I’m just going to say it: B2B content marketing sucks.
I understand. I really do. It’s tough to blog about small niches that nobody cares about. It’s hard to sell to tight-fisted businesses. It’s tough to write about stuff that only four people on the planet understand.
But does it have to be this way? No. It does not.
What I’ve observed is that many B2B content marketers are in a rut. They cling to old practices, refusing to let them die, perpetuating the plague of boredom.
Here are some top signs that your B2B content marketing is doomed to die a slow, painful death:
1. You’re not sure why you’re doing content marketing
When I work with B2B companies on their content marketing, I sometimes ask them, “Why are you doing content marketing?”
I usually get blank stares or muttered clichés.
If you want it to be effective, your content marketing has to be tied into the core marketing efforts of the company as a whole. Before you can expect to nail B2B content marketing successfully, you need to know why you’re doing it. If you don’t know why you’re doing it, you won’t know how to do it.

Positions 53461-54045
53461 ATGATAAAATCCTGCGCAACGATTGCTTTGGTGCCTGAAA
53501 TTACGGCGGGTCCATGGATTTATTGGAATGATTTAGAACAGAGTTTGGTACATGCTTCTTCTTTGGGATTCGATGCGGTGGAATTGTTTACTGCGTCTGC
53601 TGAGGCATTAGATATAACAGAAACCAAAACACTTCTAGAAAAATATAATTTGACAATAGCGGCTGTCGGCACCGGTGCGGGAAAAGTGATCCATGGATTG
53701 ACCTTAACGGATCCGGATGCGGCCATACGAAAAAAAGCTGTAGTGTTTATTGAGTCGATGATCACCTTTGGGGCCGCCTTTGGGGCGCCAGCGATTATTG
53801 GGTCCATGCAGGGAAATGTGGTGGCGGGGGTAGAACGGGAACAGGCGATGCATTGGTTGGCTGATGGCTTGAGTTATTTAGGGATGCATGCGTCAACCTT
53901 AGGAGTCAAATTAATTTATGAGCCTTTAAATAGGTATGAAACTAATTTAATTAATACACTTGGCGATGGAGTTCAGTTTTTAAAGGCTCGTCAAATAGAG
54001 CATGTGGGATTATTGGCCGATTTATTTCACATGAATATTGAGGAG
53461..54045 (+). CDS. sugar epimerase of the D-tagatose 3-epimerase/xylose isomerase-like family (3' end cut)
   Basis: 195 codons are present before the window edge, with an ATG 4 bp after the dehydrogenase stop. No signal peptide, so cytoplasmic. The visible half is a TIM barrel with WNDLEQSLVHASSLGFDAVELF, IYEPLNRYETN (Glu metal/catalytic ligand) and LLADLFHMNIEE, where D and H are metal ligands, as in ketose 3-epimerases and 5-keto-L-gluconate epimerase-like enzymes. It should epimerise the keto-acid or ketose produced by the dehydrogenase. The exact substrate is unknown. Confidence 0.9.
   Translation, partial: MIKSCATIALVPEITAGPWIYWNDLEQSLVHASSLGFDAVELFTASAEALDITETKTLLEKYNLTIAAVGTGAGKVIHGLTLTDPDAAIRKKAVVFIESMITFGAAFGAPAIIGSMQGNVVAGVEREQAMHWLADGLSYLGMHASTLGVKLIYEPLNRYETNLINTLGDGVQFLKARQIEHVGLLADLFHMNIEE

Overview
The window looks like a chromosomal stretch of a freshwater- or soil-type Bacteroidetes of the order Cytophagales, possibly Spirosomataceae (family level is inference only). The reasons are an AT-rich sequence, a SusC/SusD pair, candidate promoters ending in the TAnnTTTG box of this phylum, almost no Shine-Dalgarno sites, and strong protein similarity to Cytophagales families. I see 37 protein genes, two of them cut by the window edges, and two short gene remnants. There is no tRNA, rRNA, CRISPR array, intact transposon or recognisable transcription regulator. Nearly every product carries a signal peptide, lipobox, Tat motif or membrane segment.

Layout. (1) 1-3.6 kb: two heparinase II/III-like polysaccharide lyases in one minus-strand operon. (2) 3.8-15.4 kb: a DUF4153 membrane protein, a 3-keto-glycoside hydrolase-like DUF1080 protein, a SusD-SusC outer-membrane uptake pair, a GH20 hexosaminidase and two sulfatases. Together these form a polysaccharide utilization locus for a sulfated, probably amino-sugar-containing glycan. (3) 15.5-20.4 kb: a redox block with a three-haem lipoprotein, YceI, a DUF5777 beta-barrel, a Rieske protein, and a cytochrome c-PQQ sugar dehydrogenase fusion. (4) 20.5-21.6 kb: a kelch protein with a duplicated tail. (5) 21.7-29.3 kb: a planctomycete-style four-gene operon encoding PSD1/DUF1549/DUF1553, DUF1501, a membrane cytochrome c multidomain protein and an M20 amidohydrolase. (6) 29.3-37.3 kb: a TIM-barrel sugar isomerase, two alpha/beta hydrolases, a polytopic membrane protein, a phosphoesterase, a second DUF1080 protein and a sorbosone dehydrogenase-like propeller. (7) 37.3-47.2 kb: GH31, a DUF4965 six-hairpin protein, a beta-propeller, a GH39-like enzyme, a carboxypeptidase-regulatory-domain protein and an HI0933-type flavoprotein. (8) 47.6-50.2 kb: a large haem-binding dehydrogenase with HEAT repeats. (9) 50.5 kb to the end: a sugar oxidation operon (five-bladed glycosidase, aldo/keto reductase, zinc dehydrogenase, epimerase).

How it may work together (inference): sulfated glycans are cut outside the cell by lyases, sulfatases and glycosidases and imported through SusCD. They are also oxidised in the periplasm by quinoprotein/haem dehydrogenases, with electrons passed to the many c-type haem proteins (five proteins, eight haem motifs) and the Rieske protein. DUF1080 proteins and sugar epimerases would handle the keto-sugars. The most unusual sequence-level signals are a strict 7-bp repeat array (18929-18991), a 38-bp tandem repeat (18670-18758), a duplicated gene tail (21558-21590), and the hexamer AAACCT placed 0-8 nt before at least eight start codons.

What are your goals in content marketing? Lead generation? Sales? Define it. Write it down, and then roll out a content marketing plan that supports those goals.
2. You subconsciously feel a need to be boring
There is a ghastly trend among B2B content marketers to be as boring as possible. Some people have remarked that B2B stands for “boring to businesspeople.”
Why does B2B have the boring reputation? And why does it carry over into content marketing?